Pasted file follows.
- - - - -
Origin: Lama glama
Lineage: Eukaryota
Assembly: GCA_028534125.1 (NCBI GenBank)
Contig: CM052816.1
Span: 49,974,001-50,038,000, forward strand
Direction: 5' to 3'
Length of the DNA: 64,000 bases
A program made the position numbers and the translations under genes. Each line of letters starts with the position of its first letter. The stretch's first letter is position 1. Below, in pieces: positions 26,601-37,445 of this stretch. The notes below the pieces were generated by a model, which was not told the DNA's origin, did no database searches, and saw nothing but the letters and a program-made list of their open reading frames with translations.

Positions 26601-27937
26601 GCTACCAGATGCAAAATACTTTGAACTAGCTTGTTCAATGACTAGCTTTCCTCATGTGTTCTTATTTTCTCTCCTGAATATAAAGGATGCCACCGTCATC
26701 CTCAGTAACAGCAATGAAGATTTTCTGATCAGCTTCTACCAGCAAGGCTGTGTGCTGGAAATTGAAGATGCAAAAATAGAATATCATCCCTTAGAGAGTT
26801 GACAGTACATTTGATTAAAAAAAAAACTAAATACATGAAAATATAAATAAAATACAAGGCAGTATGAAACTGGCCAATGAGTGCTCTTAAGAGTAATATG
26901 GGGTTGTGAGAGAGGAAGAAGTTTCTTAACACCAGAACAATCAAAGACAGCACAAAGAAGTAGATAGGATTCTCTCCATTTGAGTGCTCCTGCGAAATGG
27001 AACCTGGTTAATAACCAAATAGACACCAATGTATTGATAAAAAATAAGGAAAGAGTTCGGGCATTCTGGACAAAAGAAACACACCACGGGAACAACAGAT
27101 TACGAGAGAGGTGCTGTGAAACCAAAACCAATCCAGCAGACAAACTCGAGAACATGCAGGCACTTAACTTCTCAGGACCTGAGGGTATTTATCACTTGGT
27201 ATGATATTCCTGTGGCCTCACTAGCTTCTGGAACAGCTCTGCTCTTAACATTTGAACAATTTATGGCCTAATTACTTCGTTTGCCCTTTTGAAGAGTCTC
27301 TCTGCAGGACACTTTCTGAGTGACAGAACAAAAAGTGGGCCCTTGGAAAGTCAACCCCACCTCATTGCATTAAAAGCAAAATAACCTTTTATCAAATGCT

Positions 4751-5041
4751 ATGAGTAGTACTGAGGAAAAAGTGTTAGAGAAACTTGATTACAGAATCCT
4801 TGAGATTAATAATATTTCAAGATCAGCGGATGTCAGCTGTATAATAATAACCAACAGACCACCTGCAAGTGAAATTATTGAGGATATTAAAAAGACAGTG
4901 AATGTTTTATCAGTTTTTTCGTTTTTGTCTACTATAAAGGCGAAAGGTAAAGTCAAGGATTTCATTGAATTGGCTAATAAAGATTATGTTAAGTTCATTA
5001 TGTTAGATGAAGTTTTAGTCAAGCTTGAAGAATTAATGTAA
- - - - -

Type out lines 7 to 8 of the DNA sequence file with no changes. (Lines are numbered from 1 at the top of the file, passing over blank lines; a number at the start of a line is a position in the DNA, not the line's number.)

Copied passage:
Length of the DNA: 64,000 bases
A program made the position numbers and the translations under genes. Each line of letters starts with the position of its first letter. The stretch's first letter is position 1. Below, in pieces: positions 26,601-37,445 of this stretch. The notes below the pieces were generated by a model, which was not told the DNA's origin, did no database searches, and saw nothing but the letters and a program-made list of their open reading frames with translations.